ST. PETE BEACH — Development rules for Pass-a-Grille may change drastically in the future, but for now there will be no moratorium on rezoning for hotels.
Commissioner Beverly Garnett failed Tuesday to get any support for her proposed six-month freeze on granting the Traditional Hotel District designation to any hotels.
Instead, the City Commission will discuss future redevelopment in Pass-a-Grille at a special workshop at 6:30 p.m. Thursday.
The commission indicated it will review residential redevelopment rules in addition to how hotel district zoning affects residential neighborhoods.
The THD designation currently applies to operating tourist lodgings located south of 15th Avenue. The district was established in 2008 to allow aging small hotels to rebuild. Among the issues to be discussed are building heights and densities, and design guidelines.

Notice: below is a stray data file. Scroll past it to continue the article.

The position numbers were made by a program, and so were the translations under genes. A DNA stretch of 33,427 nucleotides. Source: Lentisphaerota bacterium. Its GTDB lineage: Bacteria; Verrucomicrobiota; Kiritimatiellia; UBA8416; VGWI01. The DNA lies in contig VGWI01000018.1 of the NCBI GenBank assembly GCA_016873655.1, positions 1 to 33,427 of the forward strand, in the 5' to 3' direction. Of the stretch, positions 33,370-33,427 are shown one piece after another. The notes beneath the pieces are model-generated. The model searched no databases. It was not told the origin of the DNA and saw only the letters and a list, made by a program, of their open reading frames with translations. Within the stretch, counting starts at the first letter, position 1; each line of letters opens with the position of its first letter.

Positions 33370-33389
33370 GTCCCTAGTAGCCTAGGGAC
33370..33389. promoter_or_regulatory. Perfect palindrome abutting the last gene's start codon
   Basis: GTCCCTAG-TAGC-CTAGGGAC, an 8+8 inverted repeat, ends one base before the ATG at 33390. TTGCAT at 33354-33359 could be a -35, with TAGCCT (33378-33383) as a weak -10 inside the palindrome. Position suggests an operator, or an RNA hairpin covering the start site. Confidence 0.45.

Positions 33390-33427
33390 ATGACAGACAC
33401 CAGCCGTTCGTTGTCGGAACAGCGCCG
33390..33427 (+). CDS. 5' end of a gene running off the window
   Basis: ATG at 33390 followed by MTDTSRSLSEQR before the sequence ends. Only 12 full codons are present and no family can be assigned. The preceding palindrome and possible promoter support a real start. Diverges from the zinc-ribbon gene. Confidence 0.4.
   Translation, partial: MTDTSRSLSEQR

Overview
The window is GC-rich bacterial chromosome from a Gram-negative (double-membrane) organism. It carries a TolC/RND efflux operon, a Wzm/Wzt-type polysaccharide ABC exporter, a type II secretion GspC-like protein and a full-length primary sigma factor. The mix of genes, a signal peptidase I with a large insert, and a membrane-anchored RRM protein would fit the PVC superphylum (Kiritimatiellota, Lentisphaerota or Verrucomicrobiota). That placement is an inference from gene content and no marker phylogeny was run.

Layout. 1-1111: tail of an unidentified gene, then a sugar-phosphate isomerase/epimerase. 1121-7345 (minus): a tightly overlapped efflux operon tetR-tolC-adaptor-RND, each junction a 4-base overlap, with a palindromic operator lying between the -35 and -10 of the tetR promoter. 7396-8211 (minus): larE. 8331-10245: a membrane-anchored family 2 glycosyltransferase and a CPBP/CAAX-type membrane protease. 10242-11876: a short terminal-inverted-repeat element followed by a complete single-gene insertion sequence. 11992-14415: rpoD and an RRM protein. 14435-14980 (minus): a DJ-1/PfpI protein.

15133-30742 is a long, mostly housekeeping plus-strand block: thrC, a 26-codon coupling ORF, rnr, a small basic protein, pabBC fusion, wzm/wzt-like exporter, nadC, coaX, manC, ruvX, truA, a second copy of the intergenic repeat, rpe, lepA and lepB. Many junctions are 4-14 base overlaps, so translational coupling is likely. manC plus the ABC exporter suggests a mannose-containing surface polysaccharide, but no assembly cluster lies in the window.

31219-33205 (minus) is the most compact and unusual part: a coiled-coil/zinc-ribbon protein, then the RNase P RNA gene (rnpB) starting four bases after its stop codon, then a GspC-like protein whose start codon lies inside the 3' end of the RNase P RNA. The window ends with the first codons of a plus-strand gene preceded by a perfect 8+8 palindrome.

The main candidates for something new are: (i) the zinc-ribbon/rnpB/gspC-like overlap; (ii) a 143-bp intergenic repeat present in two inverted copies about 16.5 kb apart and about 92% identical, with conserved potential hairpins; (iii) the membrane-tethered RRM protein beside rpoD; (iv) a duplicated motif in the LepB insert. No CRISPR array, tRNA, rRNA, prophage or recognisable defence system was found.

"I don't think we need a moratorium at this time," said Mayor Mike Finnerty, adding that he was "sick and tired" of the city's continuing fights over redevelopment.
City Manager Mike Bonfield also warned there may be many more structures than the nine identified small hotels that are renting rooms to tourists and might legally qualify for THD zoning.
"I can't tell you there aren't people out there that have licenses and pay bed taxes," Bonfield said.
Since Garnett first proposed the moratorium several weeks ago, the city has been inundated with e‑mails and telephone calls from residents opposed to any hotel redevelopment that would result in taller or more massive buildings.
And although she insisted her proposed moratorium did not target the Coconut Inn, whose owner tried and failed to get THD zoning in January, Garnett admitted she wanted to "stay" any new rezoning applications until the commission could review existing regulations.
City Attorney Mike Davis cautioned the commission against "arbitrary" zoning that targets a single property.
Coconut Inn owner Joe Caruso says he plans to reapply for THD zoning in June.